Government gets online
With the creation of Nunavut in 1999, the Government of Nunavut (GN) set up its own network, including an active help desk, with vastly improved access to computer networks for Nunavut government employees. This expansion created jobs in ICT within the Government of Nunavut.
For those outside of the GN, information and communication technology (ICT) support was not readily available outside of the three regional centres of Iqaluit, Rankin Inlet and Cambridge Bay. Some communities had dial-up access, but service was spotty, and people relied more on phones and fax machines than the Internet.
Everyone else gets online
Until 2005, only a handful of communities in Nunavut even had dial-up. The only “better than dialup” service in Nunavut was provided in some government offices, and in Iqaluit with DSL service launched by NorthwesTel in late 2004.
In 2005, two commercially-available services launched, linking all Nunavut communities via satellite. The QINIQ network connected all 25 communities with a large satellite dish that then used wireless connectivity to connect users to the shared satellite dish. NorthwesTel also launched NetKaster, installing small dishes directly with customers in a number of communities.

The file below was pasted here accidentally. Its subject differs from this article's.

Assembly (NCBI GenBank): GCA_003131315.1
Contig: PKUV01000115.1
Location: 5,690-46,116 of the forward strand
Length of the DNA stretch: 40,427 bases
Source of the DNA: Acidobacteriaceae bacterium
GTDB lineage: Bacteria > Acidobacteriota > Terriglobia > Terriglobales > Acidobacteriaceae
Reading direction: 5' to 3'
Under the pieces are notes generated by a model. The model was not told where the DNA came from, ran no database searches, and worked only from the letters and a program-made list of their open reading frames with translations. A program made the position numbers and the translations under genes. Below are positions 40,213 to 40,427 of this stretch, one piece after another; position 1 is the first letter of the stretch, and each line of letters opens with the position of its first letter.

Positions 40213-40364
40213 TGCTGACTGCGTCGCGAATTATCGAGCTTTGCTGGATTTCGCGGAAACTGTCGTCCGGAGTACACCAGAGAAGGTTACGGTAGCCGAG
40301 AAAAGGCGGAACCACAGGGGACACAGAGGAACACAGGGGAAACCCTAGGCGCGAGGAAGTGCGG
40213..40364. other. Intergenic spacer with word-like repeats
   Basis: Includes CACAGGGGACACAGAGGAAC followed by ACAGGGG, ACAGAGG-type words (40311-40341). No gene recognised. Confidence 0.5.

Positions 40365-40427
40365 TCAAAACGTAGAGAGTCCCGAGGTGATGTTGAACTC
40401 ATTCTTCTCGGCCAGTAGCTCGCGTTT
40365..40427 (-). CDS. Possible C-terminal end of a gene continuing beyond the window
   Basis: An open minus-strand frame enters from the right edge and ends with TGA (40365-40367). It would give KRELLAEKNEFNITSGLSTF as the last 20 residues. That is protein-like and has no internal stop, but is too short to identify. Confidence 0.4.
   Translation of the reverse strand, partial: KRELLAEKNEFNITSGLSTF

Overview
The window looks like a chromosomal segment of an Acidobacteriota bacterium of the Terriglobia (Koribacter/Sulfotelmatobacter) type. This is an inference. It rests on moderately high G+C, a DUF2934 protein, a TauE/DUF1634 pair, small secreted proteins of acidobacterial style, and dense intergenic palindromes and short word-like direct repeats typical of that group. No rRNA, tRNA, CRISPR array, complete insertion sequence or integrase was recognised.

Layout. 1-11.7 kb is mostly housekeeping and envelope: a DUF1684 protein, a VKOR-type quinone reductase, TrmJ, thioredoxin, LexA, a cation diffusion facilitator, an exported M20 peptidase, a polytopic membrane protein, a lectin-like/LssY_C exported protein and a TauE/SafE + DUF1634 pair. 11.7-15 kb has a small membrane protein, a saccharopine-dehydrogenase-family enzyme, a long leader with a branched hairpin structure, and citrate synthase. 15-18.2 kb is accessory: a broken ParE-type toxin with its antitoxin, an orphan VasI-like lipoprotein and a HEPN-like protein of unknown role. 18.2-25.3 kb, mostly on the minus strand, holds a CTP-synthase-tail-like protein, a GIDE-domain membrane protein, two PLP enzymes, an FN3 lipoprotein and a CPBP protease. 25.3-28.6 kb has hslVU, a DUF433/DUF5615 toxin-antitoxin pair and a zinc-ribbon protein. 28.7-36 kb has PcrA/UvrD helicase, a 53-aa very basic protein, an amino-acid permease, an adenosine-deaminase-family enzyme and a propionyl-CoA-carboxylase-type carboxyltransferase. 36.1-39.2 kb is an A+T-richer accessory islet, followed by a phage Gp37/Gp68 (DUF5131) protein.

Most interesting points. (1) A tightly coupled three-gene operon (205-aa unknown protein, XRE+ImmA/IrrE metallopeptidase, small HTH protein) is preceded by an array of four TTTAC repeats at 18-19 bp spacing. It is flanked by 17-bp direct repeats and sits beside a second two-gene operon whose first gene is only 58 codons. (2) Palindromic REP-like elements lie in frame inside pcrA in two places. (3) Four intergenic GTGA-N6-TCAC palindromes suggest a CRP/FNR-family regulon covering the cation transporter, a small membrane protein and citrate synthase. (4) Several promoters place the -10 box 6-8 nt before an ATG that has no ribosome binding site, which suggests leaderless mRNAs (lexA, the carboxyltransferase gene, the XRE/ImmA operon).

Land claims organizations such as Nunavut Tunngavik Inc, and the various Regional Inuit Associations, along with Institutes of Public Government could connect their offices located all over Nunavut.
The hamlet office in each community could link their computer networks to other hamlets and the Government of Nunavut.
Thousands of computers added
And finally, businesses and the public could get online. Thousands of new computers got hooked up in Nunavut, as people finally had reliable, affordable Internet service in all 25 communities.
Linking Nunavut communities in 2005 was a game changing event that has created a need for experienced, skilled workers in ICT to serve the ever-increasing demand for ICT services and support to all sectors of Nunavut.